“Vince Lombardi had a great quote about, ‘Show me a good loser, and I’ll show you a loser.’ I think that’s pretty true in my life,” Rodgers says. “I’m not really OK with losing; for me, it’s about realizing that I don’t find my identity in football, and that helps me to move on past difficult times. Otherwise, it would eat me up for an entire year.”
But for the rest of the world, his identity is football. It has catapulted him to stardom, and he is caught in a paradox.
The word lingers on Rodgers’ tongue. For all of his success, he misses one good thing that came with being a nobody: He got to be normal.
“I like my anonymity, I like my privacy,” Rodgers says, knowing he may be tilting at windmills given his level of popularity.
But he can’t fathom the next strata of fame. He’s spent time around a few uber-celebs, including actor/musician Justin Timberlake, whom he met through mutual friend Chad Clifton (the former Packers lineman). When Timberlake came to Green Bay for a game a few years back, Rodgers watched intently to see how Timberlake interacted with people – from friends to fans. And from his own observations – the two never discussed the topic – Rodgers came away convinced his fight for courtesy and normalcy was worth the effort
“He’s one of those megastars – the George Clooneys, the Brad Pitts, Michael Jordans. And those people really appreciate a normal conversation,” Rodgers says. “I learned being around Justin just how important that was. I’m not anywhere close to their stardom, and I hope I don’t get there because they have a ridiculously scrutinized lack of public life.”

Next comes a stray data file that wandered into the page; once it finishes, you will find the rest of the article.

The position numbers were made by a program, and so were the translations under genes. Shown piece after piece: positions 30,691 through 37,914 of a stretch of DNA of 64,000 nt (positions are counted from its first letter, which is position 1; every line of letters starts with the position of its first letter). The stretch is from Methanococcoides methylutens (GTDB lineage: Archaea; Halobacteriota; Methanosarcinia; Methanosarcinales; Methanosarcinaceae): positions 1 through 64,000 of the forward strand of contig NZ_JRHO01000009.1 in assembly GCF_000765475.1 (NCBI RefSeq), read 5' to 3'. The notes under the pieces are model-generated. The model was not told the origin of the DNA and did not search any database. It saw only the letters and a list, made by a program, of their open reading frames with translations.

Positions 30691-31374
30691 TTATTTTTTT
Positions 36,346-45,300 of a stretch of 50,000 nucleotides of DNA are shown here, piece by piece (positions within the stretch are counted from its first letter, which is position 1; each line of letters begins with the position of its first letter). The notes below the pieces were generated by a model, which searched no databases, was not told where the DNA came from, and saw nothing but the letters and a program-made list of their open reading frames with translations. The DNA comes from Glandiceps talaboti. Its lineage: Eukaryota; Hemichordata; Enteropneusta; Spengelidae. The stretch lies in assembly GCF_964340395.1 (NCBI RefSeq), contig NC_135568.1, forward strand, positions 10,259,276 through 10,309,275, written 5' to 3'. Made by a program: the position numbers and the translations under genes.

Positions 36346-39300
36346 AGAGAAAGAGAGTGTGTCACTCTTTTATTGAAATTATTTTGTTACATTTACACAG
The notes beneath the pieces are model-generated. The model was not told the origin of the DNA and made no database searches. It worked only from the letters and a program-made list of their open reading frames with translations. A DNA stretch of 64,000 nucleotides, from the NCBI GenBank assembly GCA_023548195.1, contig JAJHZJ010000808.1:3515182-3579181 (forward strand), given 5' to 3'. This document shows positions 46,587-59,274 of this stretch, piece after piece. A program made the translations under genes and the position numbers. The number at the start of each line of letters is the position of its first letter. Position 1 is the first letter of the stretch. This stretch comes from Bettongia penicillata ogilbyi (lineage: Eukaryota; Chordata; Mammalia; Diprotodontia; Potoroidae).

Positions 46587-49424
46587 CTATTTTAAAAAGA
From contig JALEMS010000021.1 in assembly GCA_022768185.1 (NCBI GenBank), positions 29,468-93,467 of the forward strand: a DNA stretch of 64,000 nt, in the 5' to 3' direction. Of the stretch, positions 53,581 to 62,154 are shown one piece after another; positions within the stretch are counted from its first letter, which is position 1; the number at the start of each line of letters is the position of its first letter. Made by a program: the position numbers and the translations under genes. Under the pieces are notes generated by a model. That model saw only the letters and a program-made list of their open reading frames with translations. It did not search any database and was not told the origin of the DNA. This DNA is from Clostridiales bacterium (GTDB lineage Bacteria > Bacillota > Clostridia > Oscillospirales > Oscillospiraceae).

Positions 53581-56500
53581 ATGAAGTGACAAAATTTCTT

Here in Wisconsin, where nobody’s bigger than the former nobody, it’s hard to imagine Rodgers as anything but scrutinized. Even the Milwaukee Brewers called upon him to help sell tickets in a summer ad campaign. And where in this state could he possibly go without being hounded by starstruck fans?
Well, maybe somewhere. He hopes, anyway.
“In my opinion, there are times when I should be ‘on’ as Aaron Rodgers the quarterback, and there’s times when I should have the freedom to be a normal person. And in those situations …”
He trails off. For a moment, he’s back in the Pfister Hotel lobby.
“It shouldn’t be that hard,” he says softly. “Should it?”